Paulo Coelho – Aleph
Let’s go a little crazy, shall we?
Coelho is acting like there is absolutely nothing extraordinary about going back to your past lives, experiencing parallel universes, feeling immense connection with the supernatural and you want to be him for a day. (Well, to be fair Coelho is actually saying that pretty much everything IS extraordinary and you have to love him for that!)
And boy, it would feel so nice to write about his The Alchemist and give it a 10 accompanied by “The smartest book I’ve ever read”, but, I’m sure Coelho would agree, I have stumbled upon this one for a reason.
And it is probably for a good, that he humanized himself in this autobiography, because people prone to compare themselves with others (basically all the humanity) had to have very hard times reading this wise man, who, I was absolutely positive, is lucky enough not to waste his time comparing himself with the others.
Aleph is straight up weird. Still a good read you will “swallow” so fast, that you will inevitably end up missing it, but paradoxically, I find his books, where he doesn’t have to include ego in the decision process of what picture would his protagonist make, much more honest an certainly MUCH more inspiring.
Favourite line(-s, I’m cheating a little in here):
“Since our first meeting in Amsterdam, in 1982, I have learned and unlearned how to live hundreds of times. Whenever J. teaches me something new, I think that perhaps this will be the last step required to reach the top of the mountain, the note that justifies a whole symphony, the word that sums up an entire book. I go through a period of euphoria, which gradually dissipates. Some things stay forever, but most of the exercises, practices, and teachings end up disappearing down a black hole.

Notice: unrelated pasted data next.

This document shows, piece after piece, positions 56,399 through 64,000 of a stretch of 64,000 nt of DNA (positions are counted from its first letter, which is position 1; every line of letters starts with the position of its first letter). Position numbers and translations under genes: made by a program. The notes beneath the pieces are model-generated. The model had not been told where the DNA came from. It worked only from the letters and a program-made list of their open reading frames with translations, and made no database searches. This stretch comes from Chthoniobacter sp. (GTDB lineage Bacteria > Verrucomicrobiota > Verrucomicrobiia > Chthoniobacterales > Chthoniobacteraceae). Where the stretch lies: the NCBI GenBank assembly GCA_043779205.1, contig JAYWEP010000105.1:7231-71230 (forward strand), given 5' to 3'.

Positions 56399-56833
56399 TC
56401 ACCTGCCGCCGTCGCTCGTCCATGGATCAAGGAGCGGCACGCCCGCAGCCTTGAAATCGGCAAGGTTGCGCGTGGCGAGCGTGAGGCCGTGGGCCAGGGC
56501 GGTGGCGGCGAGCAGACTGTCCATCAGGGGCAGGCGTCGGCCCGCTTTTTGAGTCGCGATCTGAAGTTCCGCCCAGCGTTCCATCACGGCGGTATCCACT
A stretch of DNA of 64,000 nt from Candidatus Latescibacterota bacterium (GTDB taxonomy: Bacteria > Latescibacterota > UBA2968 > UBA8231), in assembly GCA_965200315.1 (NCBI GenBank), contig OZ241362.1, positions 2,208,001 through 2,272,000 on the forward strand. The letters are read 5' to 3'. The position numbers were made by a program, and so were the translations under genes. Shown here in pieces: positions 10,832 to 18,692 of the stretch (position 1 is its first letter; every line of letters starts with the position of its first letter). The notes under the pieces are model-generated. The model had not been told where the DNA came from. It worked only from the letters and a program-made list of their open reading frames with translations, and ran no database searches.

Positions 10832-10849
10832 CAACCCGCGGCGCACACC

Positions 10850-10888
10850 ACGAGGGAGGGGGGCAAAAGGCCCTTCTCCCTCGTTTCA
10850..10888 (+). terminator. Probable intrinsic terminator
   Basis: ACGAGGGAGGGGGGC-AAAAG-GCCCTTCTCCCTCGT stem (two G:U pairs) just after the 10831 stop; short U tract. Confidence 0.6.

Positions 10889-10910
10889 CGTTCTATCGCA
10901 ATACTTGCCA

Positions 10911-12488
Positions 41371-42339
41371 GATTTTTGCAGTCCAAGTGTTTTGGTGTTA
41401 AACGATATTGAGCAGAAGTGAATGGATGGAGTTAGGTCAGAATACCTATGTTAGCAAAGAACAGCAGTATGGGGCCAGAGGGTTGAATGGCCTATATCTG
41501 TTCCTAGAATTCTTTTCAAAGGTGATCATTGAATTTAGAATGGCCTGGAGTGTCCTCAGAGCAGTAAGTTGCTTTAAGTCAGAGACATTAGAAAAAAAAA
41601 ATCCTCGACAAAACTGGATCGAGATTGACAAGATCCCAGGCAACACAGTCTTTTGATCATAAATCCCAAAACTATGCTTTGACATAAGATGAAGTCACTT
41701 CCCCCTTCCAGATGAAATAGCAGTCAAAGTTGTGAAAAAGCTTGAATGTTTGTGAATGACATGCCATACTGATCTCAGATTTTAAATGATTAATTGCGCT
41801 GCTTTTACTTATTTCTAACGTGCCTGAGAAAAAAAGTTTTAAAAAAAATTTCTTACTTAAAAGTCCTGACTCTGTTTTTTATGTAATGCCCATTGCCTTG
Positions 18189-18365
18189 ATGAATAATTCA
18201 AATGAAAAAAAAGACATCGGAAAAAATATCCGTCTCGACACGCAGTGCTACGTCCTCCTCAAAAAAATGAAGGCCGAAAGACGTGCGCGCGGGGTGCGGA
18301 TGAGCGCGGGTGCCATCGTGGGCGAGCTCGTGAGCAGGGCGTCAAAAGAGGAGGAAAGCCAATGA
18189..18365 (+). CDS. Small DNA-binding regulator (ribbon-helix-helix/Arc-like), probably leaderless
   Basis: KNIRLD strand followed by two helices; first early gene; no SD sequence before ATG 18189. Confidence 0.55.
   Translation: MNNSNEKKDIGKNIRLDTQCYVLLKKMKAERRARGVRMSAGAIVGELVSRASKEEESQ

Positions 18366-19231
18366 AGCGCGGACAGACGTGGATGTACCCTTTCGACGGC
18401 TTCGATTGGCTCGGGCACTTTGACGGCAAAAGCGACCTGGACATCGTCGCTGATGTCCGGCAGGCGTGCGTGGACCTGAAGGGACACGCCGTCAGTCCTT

Or so it seems.“
“Some Zen Buddhist monks in Japan told me about takuhatsu, the begging pilgrimage. As well as helping the monasteries, which depend for their existence on donations, it teaches the student monk humility. It has another purpose, too, that of purifying the town in which the monk lives. This is because, according to Zen philosophy, the giver, the beggar, and the alms money itself all form part of an important chain of equilibrium. The person doing the begging does so because he’s needy, but the person doing the giving also does so out of need. The alms money serves as a link between these two needs, and the atmosphere in the town improves because everyone is able to
act in a way in which he or she needed to act…
I’ve never felt awkward about asking. I’ve known lots of people who care about others and are extremely generous when it comes to giving and who feel real pleasure when someone asks them for advice or help. And that’s fine; it’s a good thing to help your neighbor. On the other hand, I know very few people capable of receiving, even when the gift is given with love and generosity. It’s as if the act of receiving made them feel inferior, as if depending on someone else was undignified. They think, If someone is giving us something, that’s because we’re incapable of getting it for ourselves. Or else, The person giving me this now will one day ask for it back with interest. Or, even worse, I don’t deserve to be treated well.”